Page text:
corner, while Mr. Bryce pointed him out to the clerk of the court. This
rather frightened Hal, but he felt reassured at the command to stay
where he was until the clerk should bid him go for Mr. Bryce, for the
latter could not afford to spend the morning in court waiting for his
case to come up.
It was a new world to Hal and his astonishment and interest was
increased as he recognized an old playmate in the one who was being
examined. An officer had removed the boy's jacket and was calling the
attention of the Judge to long, deep welts on the boy's back, the result
of lashes inflicted by his father, because his son earned but little.
The contents of a dirty paper-bag were also exhibited, as being the only
dinner allowed the boy, who, with his mouldy crust, walked three miles
each day to the shop where he worked. That very morning he had been so
dull, that some one, suspecting the truth, had told "the boss" of his
condition, and through an officer of the "Society for the Prevention of
Cruelty to Children," his case had been brought into court.
Poor Hal! perhaps he was born to be a philanthropist after all. He
resolved to interest himself in the S. P. C. C. Visions of "cases"
hunted out and brought before the officers, thrilled his soul. How he
ached for this particular boy! and how he contrived to make that boy
feel he was there and to tuck some lozenges into his hand, as his former
companion passed by him under the kind guardianship of the Secretary of
the Society; and then the clerk ordered him to find Mr. Bryce.
The next day, when he was summoned to Mr. Bryce's inner office, from
dreams of himself as the eminent legal adviser and prosecutor for the S.
P. C. C., that gentleman asked him rather quizzically how he liked
"court business." Hal replied that he did not know surely, but guessed
he might come to prefer it to office work and cataloguing.
"Well," said Mr. Bryce, "I am rather sorry to hear that, for I had
thought of raising your wages. However, I am doubtful about employing
essayists as office-boys. It might work badly."
"Has it, sir?" he asked; then in an embarrassed manner, "I am not
certain what you mean."
The lawyer made no reply, and Hal turned away crestfallen.
"O come back here, boy," called out Mr. Bryce then. "And by the way, can
you tell me who is Nisus Sum?"
Harry wriggled with conflicting sensations until he could scarcely
stand. At last he burst out: "What is that to you?"
"O not much!" replied Mr. Bryce, with an amused look, "only I hold an
essay to return to him."
Hal grew so white that his employer pitied him, and forebore.
"You did not know I was chairman of the committee on the Old South
Prizes, did you?" he added in a different tone.
"No, sir, I did not;" exclaimed Hal, flushing to his very temples.
"And I did not know that you were 'Nisus Sum' until ten minutes ago."
"Well, this may be fun to you, sir, but it isn't to me," said Hal,
almost with a sob.
"Look here, my boy, listen. You knew Mr. Akers died; well, he was one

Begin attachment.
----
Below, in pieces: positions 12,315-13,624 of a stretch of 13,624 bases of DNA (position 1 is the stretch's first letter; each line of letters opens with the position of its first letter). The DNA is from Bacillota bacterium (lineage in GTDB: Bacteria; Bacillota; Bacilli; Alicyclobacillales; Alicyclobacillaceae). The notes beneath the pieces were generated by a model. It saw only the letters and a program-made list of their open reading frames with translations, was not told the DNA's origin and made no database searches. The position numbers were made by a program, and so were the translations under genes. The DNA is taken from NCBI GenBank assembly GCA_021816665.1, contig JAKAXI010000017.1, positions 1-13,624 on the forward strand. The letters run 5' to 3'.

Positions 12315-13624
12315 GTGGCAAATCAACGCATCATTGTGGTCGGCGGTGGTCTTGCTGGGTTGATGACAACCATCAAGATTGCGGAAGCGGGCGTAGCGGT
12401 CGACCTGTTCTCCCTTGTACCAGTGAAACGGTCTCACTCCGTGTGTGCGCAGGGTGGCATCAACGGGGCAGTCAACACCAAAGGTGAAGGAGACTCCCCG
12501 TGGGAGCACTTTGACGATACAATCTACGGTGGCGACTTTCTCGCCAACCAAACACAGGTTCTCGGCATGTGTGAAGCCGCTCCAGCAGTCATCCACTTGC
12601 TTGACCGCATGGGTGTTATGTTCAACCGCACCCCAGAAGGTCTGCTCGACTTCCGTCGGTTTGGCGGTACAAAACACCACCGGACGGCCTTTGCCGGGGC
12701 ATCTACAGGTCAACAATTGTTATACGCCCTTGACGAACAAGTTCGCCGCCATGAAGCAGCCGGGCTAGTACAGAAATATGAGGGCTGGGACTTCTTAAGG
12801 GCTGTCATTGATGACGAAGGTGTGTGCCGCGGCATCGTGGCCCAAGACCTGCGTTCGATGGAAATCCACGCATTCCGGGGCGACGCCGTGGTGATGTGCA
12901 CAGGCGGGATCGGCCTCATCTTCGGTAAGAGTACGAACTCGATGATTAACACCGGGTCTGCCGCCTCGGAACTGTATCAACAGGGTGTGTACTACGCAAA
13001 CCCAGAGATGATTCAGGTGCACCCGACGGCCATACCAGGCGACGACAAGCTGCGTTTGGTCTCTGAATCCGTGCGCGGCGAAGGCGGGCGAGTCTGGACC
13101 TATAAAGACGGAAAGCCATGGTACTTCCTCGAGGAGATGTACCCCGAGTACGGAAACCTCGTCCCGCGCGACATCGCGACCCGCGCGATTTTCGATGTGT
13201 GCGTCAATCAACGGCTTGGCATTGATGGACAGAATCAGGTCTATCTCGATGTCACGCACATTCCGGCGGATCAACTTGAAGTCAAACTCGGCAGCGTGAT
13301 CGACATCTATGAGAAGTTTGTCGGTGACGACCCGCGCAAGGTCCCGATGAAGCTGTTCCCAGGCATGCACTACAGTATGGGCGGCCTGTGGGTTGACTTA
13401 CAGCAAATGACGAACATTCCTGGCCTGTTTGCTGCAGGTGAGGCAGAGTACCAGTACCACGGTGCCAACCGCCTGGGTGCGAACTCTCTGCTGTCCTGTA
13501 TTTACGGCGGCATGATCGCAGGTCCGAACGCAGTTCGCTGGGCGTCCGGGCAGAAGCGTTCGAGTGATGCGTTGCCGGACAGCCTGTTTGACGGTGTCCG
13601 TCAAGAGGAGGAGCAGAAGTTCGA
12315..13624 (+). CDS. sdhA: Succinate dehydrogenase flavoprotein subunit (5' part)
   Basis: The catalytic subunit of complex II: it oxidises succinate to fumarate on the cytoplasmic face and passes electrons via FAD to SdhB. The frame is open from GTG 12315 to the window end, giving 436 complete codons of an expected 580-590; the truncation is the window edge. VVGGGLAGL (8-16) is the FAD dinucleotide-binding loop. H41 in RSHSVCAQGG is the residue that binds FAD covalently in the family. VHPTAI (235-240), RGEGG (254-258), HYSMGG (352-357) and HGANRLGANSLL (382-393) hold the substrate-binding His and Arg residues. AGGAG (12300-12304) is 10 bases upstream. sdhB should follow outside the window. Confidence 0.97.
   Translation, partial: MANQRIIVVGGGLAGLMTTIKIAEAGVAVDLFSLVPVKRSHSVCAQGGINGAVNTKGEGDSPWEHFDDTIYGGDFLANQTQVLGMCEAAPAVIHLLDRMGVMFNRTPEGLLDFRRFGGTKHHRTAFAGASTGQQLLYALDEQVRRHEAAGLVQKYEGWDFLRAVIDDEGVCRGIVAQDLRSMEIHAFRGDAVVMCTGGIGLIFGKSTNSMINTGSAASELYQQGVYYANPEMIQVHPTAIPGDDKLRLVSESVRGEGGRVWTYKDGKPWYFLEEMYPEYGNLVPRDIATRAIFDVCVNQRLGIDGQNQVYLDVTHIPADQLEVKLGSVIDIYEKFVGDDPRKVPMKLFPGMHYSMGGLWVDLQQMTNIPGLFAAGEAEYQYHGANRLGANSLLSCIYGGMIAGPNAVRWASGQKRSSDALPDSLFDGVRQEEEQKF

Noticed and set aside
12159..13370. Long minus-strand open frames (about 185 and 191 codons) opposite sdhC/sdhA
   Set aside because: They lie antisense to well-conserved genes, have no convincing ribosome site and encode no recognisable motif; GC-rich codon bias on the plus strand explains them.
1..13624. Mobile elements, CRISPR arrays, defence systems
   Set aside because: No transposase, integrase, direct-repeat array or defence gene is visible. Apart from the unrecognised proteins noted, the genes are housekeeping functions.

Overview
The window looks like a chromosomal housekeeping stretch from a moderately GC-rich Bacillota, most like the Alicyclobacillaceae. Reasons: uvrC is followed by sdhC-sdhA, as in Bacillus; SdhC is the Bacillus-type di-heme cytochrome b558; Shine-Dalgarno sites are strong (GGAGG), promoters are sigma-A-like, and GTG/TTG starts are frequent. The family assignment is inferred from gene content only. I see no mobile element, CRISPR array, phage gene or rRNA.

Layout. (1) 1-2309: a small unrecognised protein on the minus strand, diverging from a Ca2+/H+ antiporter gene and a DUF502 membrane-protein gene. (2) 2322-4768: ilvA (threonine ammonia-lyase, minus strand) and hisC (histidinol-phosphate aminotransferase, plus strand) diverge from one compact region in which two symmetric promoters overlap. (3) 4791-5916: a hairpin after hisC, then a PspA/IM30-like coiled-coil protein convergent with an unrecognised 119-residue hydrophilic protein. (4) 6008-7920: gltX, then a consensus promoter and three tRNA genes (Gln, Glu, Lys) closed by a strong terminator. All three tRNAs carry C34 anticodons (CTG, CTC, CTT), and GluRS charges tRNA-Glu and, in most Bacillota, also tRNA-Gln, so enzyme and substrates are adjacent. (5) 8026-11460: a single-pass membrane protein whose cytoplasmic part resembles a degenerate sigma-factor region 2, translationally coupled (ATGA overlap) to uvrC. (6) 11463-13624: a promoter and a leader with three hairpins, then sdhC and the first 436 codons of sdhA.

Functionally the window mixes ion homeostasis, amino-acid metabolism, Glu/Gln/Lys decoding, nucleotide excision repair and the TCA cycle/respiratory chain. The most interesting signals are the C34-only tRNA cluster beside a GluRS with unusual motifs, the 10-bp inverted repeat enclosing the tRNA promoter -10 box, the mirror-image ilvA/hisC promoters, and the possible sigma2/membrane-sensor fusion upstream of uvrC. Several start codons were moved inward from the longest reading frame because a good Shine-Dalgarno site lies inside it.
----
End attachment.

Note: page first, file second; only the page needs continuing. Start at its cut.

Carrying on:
of the judges, and I was asked to take his place, and I consented,
because I saw that I had an office-boy who would attend to his work."
Hal put his hand out vaguely towards the table as if to lean on it for
support. Mr. Bryce's tone involuntarily softened as he continued: "I
have been comparing the estimates sent in by the other judges, and I see
that we agree that the first prize for 'Colonial Policy' is taken by
"'Nisus Sum,'" said the boy dreamily, "first prize." Then suddenly, as
if beside himself, he twirled Mr. Bryce's chair round and round with the
poor man in it until the lawyer had to exert his strength to stop him.
"That'll do," exclaimed he. "Don't get frantic, but it was really very
risky for you to try to do my work and yours too. There was danger of
doing neither satisfactorily."
"Did I neglect anything, sir? you know I didn't. I began to read up for
the essay before father was taken sick, and then when that came, I was
bound I would do something at last."
"Well, well, you succeeded, didn't you? Go home now and tell them; only,
remember this," and Mr. Bryce grew stern, "don't think because you have
succeeded now that you always are to win. Stick to your daily work. Be a
good clerk first, that you may be a good historian later."
"Trust me," said Hal gravely, who felt the awe of success stealing over
him. He felt queer, yet happy and humble; and bowing low, he left the
room. It took but a few moments for him to rush home; and if his father
had not gained in strength he certainly would have suffered, for Hal
bounded into the room, upsetting the chairs and a table and spinning his
mother round in circles somewhat as he had treated Mr. Bryce, he
"I have won! I have won! first prize! Now you can be sick, father, as
long as you please."
Then followed explanation and a quiet talk which made Harry always look
back upon that evening as the happiest one of his boyhood.
It only remains to add that he was as good as his word; he was an able
clerk first, and an historian only as a middle-aged man.